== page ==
If you fly to Colombia, you’ll miss out on a memorable experience of sailing the Caribbean Sea discovering idyllic tiny islands and a unique culture that inhabit them.
There are 3 ways to go from Panama to Colombia. Most people take the cheapest and most convenient way which is to fly. I have heard of one person making the trip mostly by land but it can be dangerous due to guerrillas and bandits in the Darién Gap. The 3rd way is to find yourself a boat that will take you from Colón, Panama to Cartagena, Colombia. In Panama City, you will often find notices offering sailing trips, or you can go to Colón marina and ask around. Check the seaworthiness of the boat and competency of the crew prior to committing yourself.
It was exciting to see land fade away in the distance and start sailing in the open ocean. Everyone except for one got seasick on the first day. I was totally incapacitated and had to lie down for hours.
We arrived in El Porvenir on the second day. It is one of over 360 small islands that make up Archipiélago de San Blas (San Blas Archipelago). The archipelago is a part of Comarca Kuna Yala, a special autonomous territory that belongs to the indigenous Kuna people.
On the 3rd day, we went to a nearby small island for some sightseeing. The Kuna people had definitely seen some free spending tourists before and the first thing they did when they saw us coming was to hold up molas for sale. They didn’t show any interest in us other than for commercial reasons. I very much felt I was uninvited and invading their space. The Kuna women wore traditional clothes but I didn’t see any topless woman that you see in tourism promotion pictures.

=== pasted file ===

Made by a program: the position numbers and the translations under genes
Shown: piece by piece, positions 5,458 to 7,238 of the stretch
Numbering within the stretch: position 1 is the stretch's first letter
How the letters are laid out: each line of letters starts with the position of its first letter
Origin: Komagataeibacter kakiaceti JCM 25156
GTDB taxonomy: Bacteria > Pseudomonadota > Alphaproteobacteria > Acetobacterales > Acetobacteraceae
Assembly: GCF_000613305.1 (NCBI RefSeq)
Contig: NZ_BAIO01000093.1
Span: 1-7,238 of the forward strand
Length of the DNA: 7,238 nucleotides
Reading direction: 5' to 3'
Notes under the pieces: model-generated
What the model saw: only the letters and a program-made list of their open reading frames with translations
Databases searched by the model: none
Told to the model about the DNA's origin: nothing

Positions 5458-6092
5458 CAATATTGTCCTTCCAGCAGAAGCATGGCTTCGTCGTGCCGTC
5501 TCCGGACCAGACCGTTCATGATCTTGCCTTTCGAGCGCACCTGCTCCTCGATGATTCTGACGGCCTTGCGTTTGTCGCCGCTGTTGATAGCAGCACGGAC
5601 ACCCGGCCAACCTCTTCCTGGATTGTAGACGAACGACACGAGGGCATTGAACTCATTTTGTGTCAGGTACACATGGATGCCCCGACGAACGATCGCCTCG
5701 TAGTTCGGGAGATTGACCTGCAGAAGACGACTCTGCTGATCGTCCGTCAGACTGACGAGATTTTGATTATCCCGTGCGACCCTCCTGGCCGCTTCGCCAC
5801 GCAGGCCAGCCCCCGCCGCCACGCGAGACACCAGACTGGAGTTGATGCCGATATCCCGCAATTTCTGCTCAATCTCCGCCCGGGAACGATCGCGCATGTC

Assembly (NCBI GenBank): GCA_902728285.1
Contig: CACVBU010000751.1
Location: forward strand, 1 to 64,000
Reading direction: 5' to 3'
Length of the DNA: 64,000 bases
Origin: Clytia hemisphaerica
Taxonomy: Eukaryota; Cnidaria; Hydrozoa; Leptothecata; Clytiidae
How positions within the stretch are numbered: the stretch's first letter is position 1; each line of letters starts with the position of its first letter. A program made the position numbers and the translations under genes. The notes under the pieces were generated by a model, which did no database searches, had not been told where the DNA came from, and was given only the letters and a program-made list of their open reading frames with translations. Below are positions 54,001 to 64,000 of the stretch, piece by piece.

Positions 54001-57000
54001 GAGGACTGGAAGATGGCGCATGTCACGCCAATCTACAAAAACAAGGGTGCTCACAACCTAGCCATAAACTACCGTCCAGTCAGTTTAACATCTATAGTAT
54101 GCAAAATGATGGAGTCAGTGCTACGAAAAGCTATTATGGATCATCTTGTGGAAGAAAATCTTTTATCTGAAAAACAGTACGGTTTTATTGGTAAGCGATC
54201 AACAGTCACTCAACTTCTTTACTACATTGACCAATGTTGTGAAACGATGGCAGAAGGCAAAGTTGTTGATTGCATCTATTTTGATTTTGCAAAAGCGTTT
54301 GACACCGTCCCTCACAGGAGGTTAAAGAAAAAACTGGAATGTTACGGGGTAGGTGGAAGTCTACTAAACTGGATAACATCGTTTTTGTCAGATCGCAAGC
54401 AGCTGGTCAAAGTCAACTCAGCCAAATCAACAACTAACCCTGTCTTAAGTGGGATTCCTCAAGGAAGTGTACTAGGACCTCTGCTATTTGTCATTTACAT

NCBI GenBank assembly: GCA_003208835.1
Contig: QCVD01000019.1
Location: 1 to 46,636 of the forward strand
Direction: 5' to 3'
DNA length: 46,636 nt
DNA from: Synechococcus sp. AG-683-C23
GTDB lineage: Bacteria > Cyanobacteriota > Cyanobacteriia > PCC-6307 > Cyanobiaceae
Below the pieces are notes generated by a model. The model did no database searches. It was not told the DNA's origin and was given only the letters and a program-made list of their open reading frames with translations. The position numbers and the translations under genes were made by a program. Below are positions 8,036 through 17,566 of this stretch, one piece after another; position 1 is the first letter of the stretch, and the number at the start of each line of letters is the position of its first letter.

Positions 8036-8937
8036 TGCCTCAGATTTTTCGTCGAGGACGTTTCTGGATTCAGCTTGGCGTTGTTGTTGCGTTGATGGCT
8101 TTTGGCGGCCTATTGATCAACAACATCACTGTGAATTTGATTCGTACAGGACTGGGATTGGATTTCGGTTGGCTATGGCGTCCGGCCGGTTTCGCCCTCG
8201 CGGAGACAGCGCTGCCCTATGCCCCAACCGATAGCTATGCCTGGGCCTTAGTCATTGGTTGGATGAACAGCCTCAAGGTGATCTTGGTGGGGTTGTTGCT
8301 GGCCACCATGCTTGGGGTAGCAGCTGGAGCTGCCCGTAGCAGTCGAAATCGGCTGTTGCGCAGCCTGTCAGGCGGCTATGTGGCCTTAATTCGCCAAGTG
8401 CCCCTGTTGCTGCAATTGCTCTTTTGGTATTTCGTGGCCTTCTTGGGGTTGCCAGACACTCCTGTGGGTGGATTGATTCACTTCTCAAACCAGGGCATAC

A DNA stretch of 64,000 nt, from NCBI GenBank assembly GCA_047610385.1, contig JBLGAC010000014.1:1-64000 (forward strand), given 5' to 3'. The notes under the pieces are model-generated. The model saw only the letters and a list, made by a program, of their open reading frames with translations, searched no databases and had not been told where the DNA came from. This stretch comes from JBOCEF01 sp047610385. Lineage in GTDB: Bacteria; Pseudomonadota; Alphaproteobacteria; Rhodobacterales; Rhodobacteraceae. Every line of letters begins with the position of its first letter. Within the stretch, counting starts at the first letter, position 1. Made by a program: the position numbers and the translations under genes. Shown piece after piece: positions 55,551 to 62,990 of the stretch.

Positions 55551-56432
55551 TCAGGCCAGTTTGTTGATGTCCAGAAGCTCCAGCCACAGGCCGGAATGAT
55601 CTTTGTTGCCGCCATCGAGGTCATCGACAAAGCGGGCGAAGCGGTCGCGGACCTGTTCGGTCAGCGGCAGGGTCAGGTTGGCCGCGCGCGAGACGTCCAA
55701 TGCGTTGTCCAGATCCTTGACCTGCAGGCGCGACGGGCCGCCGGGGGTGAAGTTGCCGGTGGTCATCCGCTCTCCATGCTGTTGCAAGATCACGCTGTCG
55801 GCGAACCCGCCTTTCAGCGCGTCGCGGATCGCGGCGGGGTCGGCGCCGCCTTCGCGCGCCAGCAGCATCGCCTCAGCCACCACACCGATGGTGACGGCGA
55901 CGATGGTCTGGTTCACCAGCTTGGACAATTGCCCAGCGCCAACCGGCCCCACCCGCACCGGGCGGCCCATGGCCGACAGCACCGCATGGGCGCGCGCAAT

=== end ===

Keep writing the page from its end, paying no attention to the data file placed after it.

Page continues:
Below is a picture of mola street vendors in Panama City:
The island was small enough for us to walk around in less than an hour. The houses were made of palm trees; and their bare interior with hammocks and dirt floor, could been seen through the gaps in the walls. The island was fairly ‘built up’ with some houses spilling over onto the water as did the toilets.
Some people spotted a big school of fish causing splashes on the sea surface close to the island. All of a sudden, the entire village went into action and every available man dived into the water or got on a boat as quickly as he could, and surrounded the fish with a net. It was a disorganised affair but exciting to watch due to all the commotion, expectation and a half the village turning up. Eventually, the men pulled up a boatful of fat shiny mackerels. I bought some for US 25 cents each and cooked them for dinner over campfire on the beach.
Despite something breaking on our sailboat everyday (the stereo, drudge pump, fridge, etc.), having diesel and water shortage scares, and the cramped no-privacy lifestyle, sailing was the right choice for me. We sailed with dolphins and saw flying fish changing directions while skimming over the waves. I loved sailing at night under the moonlight on undulating big mounds of thick black shiny water. I got to appreciate the sea, solitude and comradeship better.
After our 6th sunset on the water, we finally spotted some boats then land. While we were carefully navigating round harbour lights, the Colombian marine patrol sped toward us and ordered us over the electronic megaphone to kill the motor. They were heavily armed and after some questioning let us go. It was just another reminder that I was never too far away from the unexpected while travelling in a foreign country.